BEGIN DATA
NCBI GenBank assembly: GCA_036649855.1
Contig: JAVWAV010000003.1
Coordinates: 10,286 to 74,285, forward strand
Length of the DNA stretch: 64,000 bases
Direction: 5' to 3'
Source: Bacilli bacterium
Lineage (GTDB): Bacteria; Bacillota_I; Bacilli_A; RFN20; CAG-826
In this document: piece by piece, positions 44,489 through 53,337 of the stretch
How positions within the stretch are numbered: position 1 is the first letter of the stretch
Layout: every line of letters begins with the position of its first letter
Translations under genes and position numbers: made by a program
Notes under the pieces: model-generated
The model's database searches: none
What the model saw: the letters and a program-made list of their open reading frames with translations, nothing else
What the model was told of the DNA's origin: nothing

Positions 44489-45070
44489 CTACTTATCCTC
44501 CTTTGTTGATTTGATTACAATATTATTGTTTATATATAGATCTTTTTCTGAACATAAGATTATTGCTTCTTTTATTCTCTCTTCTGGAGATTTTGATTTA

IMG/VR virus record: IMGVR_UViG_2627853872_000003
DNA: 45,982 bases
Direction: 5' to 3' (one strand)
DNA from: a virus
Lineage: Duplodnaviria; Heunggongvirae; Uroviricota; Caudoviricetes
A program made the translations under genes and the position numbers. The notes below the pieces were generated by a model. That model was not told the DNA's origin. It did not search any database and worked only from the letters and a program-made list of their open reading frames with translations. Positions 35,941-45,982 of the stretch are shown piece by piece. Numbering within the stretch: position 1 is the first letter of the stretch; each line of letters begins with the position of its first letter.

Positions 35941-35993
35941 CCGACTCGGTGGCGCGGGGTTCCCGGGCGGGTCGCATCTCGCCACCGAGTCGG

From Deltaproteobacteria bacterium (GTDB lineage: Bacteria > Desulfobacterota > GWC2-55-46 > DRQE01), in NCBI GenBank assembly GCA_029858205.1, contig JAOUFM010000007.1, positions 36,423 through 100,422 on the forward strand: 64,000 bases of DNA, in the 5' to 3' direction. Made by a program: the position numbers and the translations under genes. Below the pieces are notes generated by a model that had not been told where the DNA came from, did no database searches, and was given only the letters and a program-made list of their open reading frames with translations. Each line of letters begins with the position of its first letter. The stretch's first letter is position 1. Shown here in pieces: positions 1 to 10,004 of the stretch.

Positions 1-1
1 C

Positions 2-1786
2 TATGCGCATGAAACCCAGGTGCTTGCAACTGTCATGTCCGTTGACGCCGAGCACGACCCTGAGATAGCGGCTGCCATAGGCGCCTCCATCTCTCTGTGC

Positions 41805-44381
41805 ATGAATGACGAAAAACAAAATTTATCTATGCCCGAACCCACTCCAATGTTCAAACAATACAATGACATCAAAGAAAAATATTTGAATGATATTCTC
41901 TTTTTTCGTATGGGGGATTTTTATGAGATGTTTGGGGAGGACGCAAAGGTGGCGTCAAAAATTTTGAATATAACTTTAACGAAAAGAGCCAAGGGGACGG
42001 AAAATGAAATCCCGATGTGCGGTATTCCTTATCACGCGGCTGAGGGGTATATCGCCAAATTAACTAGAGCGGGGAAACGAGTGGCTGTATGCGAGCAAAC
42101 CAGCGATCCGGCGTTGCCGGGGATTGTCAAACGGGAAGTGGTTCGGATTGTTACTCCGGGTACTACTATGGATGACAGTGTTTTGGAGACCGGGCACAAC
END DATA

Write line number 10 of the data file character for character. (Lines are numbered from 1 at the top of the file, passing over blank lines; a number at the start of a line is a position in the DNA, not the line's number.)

Layout: every line of letters begins with the position of its first letter